Finding Myself Through Music, or, How I Stumbled Upon The Greatest American Rock Band: Creedence Clearwater Revival.
At four, around the same time I started being shipped here, there, and everywhere for hearing tests, I got my first record. It was a yellow Sun label recording of ‘Hound Dog.’ This was ’82. Wish I still had that record. The sheer rawness of the recording caused me to play it over and over again like a… er, you get the idea.
“You Gotta Find A Band.”
My parents listened to country music, and not good country music, either. Occasionally, Jerry Reed would come on or one of those bluesy country players, but for the most part, my parents’ music was pretty anemic. At about five I heard Manfred Mann’s ‘Do-Wah-Diddy,’ which kicked off a classic rock phase. At about eight or so, I remember being over my cousin’s house, and he started talking about how music impacted him. ‘You gotta find what band defines you. Doesn’t matter how good they are or bad. Once you find them, you’ll find yourself listening quietly to some of their slower songs when you need to relax, and some of their driving songs when you’re in the car.’
So, I set out to search for ‘my band.’ Eight years old. Yikes. My record choices at the time consisted of some Beatles, the Monkees, a variety of Disney book on records, and a badly worn Led Zeppelin III. I had the radio on all the time. A few songs caught my ear and I constantly tried to listen to the lyrics to figure out what they were saying so I could go out and by these records. Little did I know that these songs were not done by a variety of bands, but one.
“What’s that song…?”
I was ten years old when I was informed that I wouldn’t be going back to my town’s school in the fall, but rather, to a deaf school about twenty miles north of me. As my mother and the superintendent of schools bickered and argued, I started watching a cartoon entitled ‘The Super Mario Brothers Super Show.’ A song caught my ear, hit me with such ferocity I was floored. At the time, the show was famous for using covers of classic rock songs. It was aired on an episode of the show featuring Mark Twain and a riverboat. A few months passed and I found the VHS. I taped the song off the video, complete with Princess Toadstool’s voice, and played it over and over like a… you get the idea. My mother and father couldn’t figure out what song it was (It was really obvious, though.).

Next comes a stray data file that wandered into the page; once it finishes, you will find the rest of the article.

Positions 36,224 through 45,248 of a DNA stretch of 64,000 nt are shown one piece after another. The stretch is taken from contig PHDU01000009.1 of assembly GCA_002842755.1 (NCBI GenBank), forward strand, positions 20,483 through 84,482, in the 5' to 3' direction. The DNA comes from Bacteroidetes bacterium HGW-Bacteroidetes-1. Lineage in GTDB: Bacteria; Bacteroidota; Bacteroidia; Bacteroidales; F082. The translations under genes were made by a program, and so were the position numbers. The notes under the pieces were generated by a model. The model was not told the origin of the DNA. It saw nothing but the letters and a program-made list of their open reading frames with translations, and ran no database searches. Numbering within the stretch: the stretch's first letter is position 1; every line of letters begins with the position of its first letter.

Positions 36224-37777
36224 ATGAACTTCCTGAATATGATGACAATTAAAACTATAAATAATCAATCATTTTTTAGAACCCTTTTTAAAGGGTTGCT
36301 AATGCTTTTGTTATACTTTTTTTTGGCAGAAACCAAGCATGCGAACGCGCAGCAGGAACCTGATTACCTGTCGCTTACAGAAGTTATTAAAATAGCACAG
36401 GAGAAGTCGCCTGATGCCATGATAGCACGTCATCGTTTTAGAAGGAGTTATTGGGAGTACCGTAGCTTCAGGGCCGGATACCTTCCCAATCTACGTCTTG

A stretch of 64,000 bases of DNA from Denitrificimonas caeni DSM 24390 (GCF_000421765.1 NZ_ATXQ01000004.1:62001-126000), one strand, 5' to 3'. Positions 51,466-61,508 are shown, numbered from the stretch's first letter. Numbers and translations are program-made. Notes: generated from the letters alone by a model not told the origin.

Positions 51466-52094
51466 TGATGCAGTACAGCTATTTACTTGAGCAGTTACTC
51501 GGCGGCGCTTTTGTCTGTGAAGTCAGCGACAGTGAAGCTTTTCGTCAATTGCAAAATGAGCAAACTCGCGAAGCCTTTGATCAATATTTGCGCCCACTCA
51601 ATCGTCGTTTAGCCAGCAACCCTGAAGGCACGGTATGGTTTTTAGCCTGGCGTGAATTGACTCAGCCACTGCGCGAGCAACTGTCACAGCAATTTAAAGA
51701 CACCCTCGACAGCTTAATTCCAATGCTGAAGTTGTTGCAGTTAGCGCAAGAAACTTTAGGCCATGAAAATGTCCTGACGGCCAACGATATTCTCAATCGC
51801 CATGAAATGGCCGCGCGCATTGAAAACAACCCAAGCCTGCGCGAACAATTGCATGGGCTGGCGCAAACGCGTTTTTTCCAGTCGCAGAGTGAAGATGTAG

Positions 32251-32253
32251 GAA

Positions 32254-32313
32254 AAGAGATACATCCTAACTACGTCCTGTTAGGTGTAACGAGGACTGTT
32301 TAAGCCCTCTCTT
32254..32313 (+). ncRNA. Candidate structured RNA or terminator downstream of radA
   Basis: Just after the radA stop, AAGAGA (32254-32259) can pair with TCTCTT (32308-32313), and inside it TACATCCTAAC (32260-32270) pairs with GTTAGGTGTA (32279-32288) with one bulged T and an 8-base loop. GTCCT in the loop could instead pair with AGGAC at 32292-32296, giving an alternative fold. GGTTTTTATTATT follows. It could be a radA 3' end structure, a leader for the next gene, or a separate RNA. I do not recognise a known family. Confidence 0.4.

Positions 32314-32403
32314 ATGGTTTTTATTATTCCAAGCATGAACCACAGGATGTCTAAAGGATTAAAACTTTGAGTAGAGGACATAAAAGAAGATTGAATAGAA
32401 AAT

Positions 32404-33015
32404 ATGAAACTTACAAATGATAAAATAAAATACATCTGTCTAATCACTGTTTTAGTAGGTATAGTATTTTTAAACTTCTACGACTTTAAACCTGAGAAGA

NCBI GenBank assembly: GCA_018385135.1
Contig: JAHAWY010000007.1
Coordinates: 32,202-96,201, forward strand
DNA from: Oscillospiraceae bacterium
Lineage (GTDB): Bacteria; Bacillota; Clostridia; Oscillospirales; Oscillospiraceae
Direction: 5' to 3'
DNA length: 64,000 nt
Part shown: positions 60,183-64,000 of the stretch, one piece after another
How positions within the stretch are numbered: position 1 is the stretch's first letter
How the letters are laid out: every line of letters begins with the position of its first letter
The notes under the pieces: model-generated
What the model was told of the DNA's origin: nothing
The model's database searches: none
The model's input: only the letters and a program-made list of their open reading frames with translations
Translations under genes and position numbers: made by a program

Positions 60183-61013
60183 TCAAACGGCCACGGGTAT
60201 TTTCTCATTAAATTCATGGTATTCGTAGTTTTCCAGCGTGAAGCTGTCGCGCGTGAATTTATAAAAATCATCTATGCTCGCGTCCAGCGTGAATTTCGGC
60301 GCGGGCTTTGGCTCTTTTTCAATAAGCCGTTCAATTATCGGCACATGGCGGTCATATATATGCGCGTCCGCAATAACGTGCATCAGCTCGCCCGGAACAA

My father and I went on one of our drives in the Spring to go to Yard Sales. I sat in the front seat (at ten, today my father would have gotten a ticket), when all of a sudden the song came on. “Dad!” I yelled. “Quick, who is this? What song is this?”
“Proud Mary,” my father replied. “Creedence Clearwater Revival.”
I was ecstatic. This was it! But more was to follow. Whatever station my father had selected chose right then and there to completely alter my future by playing an entire block of this band. But my father, being who he was…
“Dad, who does this one?”
“Dad, what about this one?”
“The Fogerty Brothers.”
“And this one?”
My father didn’t think or realize that he had confused the crap out of me by not repeating the name of the band, and even though he was technically correct, it annoyed me for years.
“I don’t know where she got it from.”
My first tape was ‘Rollin’ on the River,’ a repackage that opened with Proud Mary, followed by Walk on the Water — off the first album, Travelin’ Band from Cosmo’s Factory, and Poorboy Shuffle/Feelin’ Blue on the first side. I only listened to Proud Mary first, until my father politely asked if I could at least see if there were any other songs that I liked. Travelin’ Band was interesting, as well as Feelin’ Blue, but the opening track on the second side, Green River, sealed my fate forever.